Two years ago to the day, August 12, 2021, a significant turning point was marked in the course of Afghanistan’s recent history as several major cities, including Herat, Ghazni, and parts of Kandahar, fell to the Taliban.
The sequence of events on that fateful day reshaped the nation’s political landscape and heightened concerns over the deteriorating security situation.
The western Herat city succumbed to the Taliban after intense clashes that had persisted for 12 days. Mohammad Ismail Khan and other former local officials were forced to seek refuge at the 207th Zafar Corps on the outskirts of Herat after the city’s fall.
Parts of southern Kandahar province also collapsed to the Taliban on August 12, 2021.
Ghazni, another significant city, also fell to the Taliban on the same day. The surrender of Ghazni without resistance reportedly led to the detention of Mohammad Daud Laghmani, the former governor of the province, by former Afghan forces in Maidan Shahr city of Maidan Wardak province upon his return to Kabul.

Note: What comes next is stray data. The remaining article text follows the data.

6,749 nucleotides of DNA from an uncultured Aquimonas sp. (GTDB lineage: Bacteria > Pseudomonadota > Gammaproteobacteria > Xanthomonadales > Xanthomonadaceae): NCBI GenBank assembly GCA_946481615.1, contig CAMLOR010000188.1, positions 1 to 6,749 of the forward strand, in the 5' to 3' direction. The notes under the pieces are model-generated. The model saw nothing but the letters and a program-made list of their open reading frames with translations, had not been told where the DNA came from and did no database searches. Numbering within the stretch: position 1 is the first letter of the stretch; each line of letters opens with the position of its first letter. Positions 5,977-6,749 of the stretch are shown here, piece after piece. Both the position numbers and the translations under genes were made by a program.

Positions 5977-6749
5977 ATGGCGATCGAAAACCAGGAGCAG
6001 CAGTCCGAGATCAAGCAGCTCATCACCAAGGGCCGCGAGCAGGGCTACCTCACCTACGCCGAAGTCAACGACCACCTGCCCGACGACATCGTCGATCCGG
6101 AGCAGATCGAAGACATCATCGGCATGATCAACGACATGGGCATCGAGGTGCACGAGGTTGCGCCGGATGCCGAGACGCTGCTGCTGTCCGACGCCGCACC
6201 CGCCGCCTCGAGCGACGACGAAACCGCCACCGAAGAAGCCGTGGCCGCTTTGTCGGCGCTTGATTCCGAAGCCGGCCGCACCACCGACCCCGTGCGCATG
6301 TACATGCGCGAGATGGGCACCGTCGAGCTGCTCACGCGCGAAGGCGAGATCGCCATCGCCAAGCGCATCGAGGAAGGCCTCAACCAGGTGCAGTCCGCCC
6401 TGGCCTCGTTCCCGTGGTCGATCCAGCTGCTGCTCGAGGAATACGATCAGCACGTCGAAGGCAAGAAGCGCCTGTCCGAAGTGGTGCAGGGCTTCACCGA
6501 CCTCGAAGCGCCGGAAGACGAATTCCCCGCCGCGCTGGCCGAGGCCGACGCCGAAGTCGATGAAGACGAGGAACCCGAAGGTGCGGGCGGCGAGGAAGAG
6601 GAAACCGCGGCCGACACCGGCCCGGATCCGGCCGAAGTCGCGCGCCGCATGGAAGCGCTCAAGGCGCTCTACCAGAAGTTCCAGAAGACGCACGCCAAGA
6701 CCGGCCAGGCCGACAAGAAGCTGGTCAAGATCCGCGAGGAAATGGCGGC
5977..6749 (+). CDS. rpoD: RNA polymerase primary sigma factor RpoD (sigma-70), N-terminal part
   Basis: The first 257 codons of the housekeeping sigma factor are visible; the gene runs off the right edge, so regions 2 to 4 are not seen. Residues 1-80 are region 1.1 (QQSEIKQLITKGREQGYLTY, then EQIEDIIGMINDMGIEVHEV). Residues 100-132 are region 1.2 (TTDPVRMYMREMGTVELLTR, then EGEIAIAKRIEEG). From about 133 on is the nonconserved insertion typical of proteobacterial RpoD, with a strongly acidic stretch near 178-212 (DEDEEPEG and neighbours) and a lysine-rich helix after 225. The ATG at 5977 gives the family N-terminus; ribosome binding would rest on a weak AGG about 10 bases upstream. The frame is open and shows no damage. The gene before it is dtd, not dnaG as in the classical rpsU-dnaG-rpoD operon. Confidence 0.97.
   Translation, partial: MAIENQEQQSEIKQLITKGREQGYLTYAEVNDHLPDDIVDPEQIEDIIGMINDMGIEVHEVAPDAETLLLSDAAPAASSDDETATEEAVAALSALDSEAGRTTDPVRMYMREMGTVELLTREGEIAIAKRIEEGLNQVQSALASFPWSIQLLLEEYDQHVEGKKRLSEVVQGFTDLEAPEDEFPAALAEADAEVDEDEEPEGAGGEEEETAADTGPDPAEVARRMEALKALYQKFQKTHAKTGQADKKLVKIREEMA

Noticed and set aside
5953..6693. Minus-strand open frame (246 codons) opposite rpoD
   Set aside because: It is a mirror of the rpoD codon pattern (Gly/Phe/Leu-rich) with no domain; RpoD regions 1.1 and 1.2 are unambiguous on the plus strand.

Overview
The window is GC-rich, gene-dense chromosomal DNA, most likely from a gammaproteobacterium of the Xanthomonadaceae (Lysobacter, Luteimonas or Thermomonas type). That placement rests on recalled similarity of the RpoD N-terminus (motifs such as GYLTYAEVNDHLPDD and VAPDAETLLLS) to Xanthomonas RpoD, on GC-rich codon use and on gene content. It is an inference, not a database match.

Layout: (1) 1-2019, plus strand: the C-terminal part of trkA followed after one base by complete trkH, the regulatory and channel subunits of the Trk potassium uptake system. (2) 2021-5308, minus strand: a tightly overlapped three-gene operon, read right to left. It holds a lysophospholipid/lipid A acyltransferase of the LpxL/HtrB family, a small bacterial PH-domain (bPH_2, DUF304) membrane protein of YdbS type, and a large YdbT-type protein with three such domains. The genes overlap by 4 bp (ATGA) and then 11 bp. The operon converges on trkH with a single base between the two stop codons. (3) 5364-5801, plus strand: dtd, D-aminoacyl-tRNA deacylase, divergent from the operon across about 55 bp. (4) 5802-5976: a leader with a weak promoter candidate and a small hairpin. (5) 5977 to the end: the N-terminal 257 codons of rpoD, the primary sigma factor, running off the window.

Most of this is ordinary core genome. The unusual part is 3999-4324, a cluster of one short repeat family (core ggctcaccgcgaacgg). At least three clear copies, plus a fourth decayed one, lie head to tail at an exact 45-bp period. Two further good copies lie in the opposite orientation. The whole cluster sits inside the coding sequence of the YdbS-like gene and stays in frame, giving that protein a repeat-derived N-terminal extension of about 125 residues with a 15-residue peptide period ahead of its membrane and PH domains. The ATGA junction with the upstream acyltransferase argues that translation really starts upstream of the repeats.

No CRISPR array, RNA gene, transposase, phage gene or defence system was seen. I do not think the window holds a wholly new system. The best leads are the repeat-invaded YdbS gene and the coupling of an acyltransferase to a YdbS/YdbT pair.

The former head of the provincial council of Ghazni also confirmed to Amu that Daud Laghmani handed over Ghazni to the Taliban without any resistance.
“Before the complete fall of Ghazni to the Taliban with the collusion of Laghmani; He had held meetings with the Taliban at the provincial governor’s office and other parts of Ghazni,” said Nasir Ahmad Faqiri, the Former Head of the Provincial Council.
These swift territorial losses prompted Abdullah Abdullah, the former head of the High Council for National Reconciliation, to urgently call for a United Nations Security Council meeting on Afghanistan’s escalating crisis.
He emphasized the need for immediate international intervention to address the worsening security and humanitarian conditions.
“It is time for the Security Council to discuss the issue of Afghanistan and its security-humanitarian consequences in its emergency meeting and take an urgent and decisive decision on handling the country’s crisis,” Abdullah said.
What led to the sudden collapse of the republic?
The unraveling of events that led to this point can be traced back to the announcement of the United States’ unconditional withdrawal from Afghanistan.
“The failure felt when the Americans announced their unconditional withdrawal [from Afghanistan]. The strategic agreement with [government of] Afghanistan was also violated, and one of the terms of the Doha agreement was also violated. The feeling of defeat and humiliation started at that point,” said Masoom Stanekzai, the head of the former Afghan negotiating team.
By August 12, 2021, the Taliban had captured 11 provinces, including Nimruz, Jawzjan, Takhar, Sar-e-Pul, Samangan, Badakhshan, Kunduz, Baghlan, Herat, Ghazni, and Farah.